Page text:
Joel P West is a name known in some circles in San Diego as the "ringleader" of the indie-orchestral outfit The Tree Ring. He's better known as a solo folk artist, but whatever form he takes, he's certainly got a following. With a handful of releases under his belt and years of playing everything from intimate shows to performances for quiet masses of cross-legged friends to stunning live art shows in museums, West has made a name for himself as a great writer, performer and friend to the local art community.
Synonymous with the nonprofit art collective Sezio, West's eclectic network includes all sorts of filmmakers, artists and musicians of all kinds eager to sign up for whatever project he dreams up. Last year, that included the conception of the Tree Ring, an entourage of flawless, professionally trained musicians who provide stunning ambience and a richer experience to West's collection of songs. Their record, Generous Shadows, included the musical genius of Kelly Bennett (violin), Douglas Welcome (double bass), Darla Hawn (drums, vocals) and Jon Titterington (trumpet, auxilary
Returning to his more minimalist style (yet not without the help of a few strings) Joel put together an end-of-the-year digital EP of sorts called Shoulder Seasons. The solo effort isn't a departure from the Tree Ring as much as it is a personal project to share with the online community for just $5. The fact that he might have passed it off as simply a side-project demonstrates just how unbelievably talented he is. The usual lightness associated with EPs does not apply in this case, because each of the songs holds a certain weight. Shoulder Seasons could stand on its own as a gorgeously crafted collection of journal entries.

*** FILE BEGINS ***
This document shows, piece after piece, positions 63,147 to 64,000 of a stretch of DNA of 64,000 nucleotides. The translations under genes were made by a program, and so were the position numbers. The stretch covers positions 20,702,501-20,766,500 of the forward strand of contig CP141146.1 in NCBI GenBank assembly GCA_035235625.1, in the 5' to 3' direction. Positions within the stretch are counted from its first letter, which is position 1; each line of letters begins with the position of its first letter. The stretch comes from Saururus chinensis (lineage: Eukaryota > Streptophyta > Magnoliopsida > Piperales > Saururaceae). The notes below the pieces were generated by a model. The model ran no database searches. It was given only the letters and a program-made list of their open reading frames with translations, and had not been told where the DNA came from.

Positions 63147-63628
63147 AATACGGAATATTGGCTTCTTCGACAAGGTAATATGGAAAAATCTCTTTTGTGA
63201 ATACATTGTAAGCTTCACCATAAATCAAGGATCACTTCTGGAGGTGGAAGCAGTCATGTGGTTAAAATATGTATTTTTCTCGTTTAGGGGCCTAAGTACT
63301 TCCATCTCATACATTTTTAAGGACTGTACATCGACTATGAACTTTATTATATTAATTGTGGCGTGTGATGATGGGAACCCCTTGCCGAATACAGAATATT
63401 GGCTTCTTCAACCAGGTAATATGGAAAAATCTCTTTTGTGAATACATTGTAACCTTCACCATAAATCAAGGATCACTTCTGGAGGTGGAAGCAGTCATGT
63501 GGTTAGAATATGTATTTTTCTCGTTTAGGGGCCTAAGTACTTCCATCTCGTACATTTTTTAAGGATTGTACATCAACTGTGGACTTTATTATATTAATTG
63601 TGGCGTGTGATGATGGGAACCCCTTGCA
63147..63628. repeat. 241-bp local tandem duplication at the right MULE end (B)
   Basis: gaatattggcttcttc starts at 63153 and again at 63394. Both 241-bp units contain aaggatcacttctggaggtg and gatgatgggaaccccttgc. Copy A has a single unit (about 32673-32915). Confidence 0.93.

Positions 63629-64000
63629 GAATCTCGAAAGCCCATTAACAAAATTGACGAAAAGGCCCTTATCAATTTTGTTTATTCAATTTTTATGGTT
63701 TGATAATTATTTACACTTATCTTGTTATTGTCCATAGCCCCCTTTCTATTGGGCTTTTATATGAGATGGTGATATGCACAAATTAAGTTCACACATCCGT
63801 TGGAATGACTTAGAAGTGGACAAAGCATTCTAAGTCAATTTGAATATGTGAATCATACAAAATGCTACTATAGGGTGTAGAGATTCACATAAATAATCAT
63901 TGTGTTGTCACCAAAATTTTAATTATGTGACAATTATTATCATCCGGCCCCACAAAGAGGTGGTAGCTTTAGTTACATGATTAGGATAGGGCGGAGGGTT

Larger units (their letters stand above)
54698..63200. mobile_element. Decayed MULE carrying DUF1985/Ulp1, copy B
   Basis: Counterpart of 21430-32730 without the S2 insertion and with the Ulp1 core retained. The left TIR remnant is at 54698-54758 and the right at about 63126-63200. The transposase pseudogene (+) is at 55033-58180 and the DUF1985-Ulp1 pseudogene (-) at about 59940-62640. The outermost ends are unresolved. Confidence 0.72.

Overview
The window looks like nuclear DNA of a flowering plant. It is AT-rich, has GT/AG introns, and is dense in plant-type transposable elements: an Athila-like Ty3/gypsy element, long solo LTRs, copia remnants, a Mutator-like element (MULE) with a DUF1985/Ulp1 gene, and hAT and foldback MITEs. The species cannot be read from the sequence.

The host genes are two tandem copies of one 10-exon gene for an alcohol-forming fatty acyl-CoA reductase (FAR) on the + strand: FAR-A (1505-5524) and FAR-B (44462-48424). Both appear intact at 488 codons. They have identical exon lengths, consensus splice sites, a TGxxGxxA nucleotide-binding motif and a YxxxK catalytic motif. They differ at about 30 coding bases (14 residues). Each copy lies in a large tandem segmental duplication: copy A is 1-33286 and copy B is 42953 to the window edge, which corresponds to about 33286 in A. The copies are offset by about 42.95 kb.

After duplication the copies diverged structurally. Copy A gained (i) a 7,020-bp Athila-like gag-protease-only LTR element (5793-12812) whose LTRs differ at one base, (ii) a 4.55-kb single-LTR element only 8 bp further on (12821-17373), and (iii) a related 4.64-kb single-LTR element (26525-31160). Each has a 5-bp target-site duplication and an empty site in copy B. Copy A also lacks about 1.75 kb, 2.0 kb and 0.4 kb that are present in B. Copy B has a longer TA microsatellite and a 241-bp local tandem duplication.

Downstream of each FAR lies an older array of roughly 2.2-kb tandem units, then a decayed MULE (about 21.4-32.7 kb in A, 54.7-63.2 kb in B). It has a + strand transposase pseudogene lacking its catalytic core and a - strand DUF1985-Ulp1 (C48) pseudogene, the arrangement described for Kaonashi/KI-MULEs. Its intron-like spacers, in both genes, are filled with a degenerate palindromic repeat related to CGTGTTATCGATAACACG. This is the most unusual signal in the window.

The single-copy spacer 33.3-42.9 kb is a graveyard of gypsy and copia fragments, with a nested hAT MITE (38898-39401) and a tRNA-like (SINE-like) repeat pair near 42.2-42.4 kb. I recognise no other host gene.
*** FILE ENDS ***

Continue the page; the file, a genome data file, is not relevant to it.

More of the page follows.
It's about that heaviness of the end of the year, of reflection and holidays and thinking about what's ahead. He examines all those things, aspects of his life that completely burden him, that leave him with furrowed brows in a quiet room alone, and those moments which arrest him when in the midst of the wilderness. His relationship with nature is something that permeates throughout this record, on which he sings, "And the color of the sky/Will never be the same," as he reveals that the sight of endless evergreens is enough to break him down with beauty.
There's something native about this connection, this desire to be in nature and to return there, the place where we all came from. Shoulder Seasons reflects the impermanence of the season, something not always so viscerally felt in the permanent sun of San Diego. For those looking to melt into a book by a toasty fire, put on an extra layer and a tea kettle, this might be the perfect soundtrack to your December. Or maybe you can burn it to a CD and gift it to a friend. For only $5, you could probably throw in a bottle of wine and enjoy it together. Download Shoulder Seasons here.